In a first half to forget, County's Danny Allsopp scored a 31st minute hat-trick. After recovering from a broken wrist in September, he played 36 games the next season, as Mansfield came straight back down. Pilkington played 55 competitive games in 2003–04, he kept a clean sheet in the 2004 play-off final. In 2004 -- 05, Pilkington was busy once again. At the end of the campaign he was out of contract. Offered a one-year deal, manager Carlton Palmer was confident of his signature. However, with the new deal paying less than his previous contract, he rejected the offer, despite Palmer being "95% sure" Pilkington would sign. Pilkington instead signed with League Two rivals Notts County in June 2005. In his first season at Meadow Lane, he played 48 games. In a difficult season, the experienced keeper helped the "Magpies" defence to compensate for their woeful scoring record. A clean sheet kept against Oxford United on 18 March proved vital as Oxford finished 23rd, three points behind County. Had Pilkington conceded a goal that day it would have been Notts County who would have lo

One Hundred Sycamore

One Hundred Sycamore is a building located at 100 North Sycamore Avenue in Los Angeles, California. Built in 1929, the building exhibits character-defining features of Art Deco architecture including smooth surfaces with windows arranged in sunken vertical panels, flat roofs with parapets, zigzag ornamentation, as evidenced by the attached photo exhibit. Historic building materials and character-defining design elements are extant. From Charles J. Fisher's petition for implementation as a building of Historical Significance: This brick and stucco apartment building is an excellent intact example of the Art Deco style, built in Los Angeles during the late 1920s thru the beginning of WWII; the structure exhibits a high degree of interior and exterior. The original owner Charles R. Miller appears to have been a local developer, he is listed as the contractor on the permit though the Arthur C. Wright Company was a design-build firm. Arthur C. Wright had a construction business in Southern California from 1922 until his death in 1977.

The One Hundred North Sycamore Building displays a high degree of integrity in its design and is a fine well maintained building that gives a solid reference to its time and place. Although most previous owners do not seem significant, one exception is Sonia Suk, on title from 1970 until 1997. Suk was one of the main founders of the Korea Town community in Los Angeles and for many years held a prominent position in the local Korean American business community, it was during Suk's ownership that the building was brought up to code on both Section 88 Seismic Requirements and the Dorothy Mae Fire Requirements. The work was done in such a manner that it retained the architectural integrity of the building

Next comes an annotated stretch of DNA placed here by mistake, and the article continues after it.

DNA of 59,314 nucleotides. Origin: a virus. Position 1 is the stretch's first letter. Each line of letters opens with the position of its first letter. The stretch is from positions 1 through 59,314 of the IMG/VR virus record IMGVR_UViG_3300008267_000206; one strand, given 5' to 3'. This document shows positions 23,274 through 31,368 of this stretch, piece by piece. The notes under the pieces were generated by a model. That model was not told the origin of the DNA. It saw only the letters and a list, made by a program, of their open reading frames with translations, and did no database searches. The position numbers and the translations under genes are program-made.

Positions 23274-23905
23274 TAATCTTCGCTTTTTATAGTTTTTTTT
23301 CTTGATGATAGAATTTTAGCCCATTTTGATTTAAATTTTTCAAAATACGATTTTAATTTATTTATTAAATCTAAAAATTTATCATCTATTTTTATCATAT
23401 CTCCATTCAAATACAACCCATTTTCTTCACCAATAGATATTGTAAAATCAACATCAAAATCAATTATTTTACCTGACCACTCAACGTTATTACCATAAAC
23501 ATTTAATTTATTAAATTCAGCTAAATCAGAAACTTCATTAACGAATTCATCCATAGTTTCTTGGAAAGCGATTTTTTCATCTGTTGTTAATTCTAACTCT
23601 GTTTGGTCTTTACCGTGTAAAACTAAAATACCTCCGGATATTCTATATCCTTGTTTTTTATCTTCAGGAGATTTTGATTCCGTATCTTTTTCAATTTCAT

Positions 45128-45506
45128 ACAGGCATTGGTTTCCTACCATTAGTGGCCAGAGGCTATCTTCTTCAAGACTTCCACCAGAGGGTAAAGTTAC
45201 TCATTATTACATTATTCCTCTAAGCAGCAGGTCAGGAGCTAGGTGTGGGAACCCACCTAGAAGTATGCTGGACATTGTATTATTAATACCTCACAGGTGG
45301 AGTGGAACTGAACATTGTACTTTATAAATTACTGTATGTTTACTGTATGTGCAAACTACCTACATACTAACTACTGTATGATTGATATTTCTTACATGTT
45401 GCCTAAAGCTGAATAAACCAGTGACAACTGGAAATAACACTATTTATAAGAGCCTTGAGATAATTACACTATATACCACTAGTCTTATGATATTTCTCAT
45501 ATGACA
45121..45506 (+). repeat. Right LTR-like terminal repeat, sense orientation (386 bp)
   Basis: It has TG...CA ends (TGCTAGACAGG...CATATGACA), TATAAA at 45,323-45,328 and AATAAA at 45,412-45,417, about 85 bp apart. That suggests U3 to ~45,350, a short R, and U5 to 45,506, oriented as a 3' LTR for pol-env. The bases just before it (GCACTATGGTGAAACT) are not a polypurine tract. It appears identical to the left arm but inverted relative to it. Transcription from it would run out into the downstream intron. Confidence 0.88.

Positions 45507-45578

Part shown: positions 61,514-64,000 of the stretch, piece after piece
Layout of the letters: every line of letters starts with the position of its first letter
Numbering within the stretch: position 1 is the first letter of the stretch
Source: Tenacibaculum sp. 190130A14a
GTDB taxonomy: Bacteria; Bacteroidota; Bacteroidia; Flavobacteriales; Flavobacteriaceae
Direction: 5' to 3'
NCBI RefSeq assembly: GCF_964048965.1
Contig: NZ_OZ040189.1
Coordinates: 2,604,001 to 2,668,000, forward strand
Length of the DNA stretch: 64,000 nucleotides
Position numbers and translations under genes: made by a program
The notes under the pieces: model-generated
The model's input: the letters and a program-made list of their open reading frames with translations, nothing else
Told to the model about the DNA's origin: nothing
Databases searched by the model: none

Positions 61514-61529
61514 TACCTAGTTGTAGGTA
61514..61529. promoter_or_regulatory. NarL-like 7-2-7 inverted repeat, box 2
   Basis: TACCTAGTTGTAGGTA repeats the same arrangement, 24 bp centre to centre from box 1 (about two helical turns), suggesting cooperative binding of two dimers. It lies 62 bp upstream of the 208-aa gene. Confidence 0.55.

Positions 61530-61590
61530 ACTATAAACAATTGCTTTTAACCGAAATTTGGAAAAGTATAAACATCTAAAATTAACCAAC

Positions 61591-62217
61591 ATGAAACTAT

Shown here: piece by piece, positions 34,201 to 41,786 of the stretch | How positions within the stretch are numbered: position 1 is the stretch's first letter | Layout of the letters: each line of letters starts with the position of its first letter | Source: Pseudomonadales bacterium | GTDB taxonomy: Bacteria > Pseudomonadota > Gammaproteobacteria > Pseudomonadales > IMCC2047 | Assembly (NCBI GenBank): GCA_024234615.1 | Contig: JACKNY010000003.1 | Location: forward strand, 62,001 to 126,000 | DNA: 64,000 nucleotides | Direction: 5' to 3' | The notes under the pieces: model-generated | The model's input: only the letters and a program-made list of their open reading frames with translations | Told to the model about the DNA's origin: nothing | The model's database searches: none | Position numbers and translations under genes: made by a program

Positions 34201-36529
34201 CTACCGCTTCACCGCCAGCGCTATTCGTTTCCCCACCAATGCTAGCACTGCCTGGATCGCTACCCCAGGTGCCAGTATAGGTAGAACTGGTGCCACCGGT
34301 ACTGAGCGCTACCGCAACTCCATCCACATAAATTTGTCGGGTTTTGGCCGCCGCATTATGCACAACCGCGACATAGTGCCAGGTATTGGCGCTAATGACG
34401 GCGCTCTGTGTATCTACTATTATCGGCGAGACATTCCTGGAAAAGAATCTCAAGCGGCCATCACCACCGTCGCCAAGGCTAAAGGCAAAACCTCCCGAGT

Danish property bubble of 2000s

During the Danish property bubble of 2001 through 2006, Danish property prices rose faster than at any point in history, in some years increasing by more than 25%. Apartments and homes near the big cities rose fast; some of the rise can be attributed to falling interest rates, the introduction of new loan types, improving economy and increasing urbanisation, higher wages along with other factors. Some observers have noted increased interest in homes and a dramatic increase in the number of TV programs regarding home decoration, home sales, gardening etc; the increasing number of parents buying apartments for their children is an important factor increasing the demand on smaller apartments 2 - 3 rooms, thus giving rising prices from the lower segment of apartments. However, many banks and analysts acknowledge that prices have increased more than can be explained by their models when taking the economic factors into account and that homes have indeed become less affordable. In particular, it is becoming difficult for first-time buyers to enter the market, they now make up a low fraction of all buyers.

This has led some observers to speculate that the Danish real estate market may be in a bubble where price increases have been fueled by speculation beyond what can be justified by fundamental economics. Some have warned that the market may be in for i.e. major price decreases. Still, as of March 2007, this has not occurred. Apartments in Copenhagen have fallen 7% in the first quarter of 2007 and the supply is still rising. However, there are signs that the market is softening and prices have fallen in some areas. In 2006, the number of homes for sale increased tripling in some areas, it was estimated. The total inventory of homes for sale totaled more than one average year of home sales. In the statistics for the fourth quarter 2006, some areas experienced a quarter-to-quarter price fall around 4-5%, the first significant fall in over a decade. Two of the major real estate agencies claim they are observing price falls, with the biggest agency claiming to have observed falls since July 2006 The softening comes at a time when there has been an explosion in the building of new apartments and homes all around in the country.

In Copenhagen alone, as many as 2,000 new apartments are expected to be added to the inventory during 2007. Denmark 2007 - -12% Core Economics animated Real Estate Rollercoaster Ride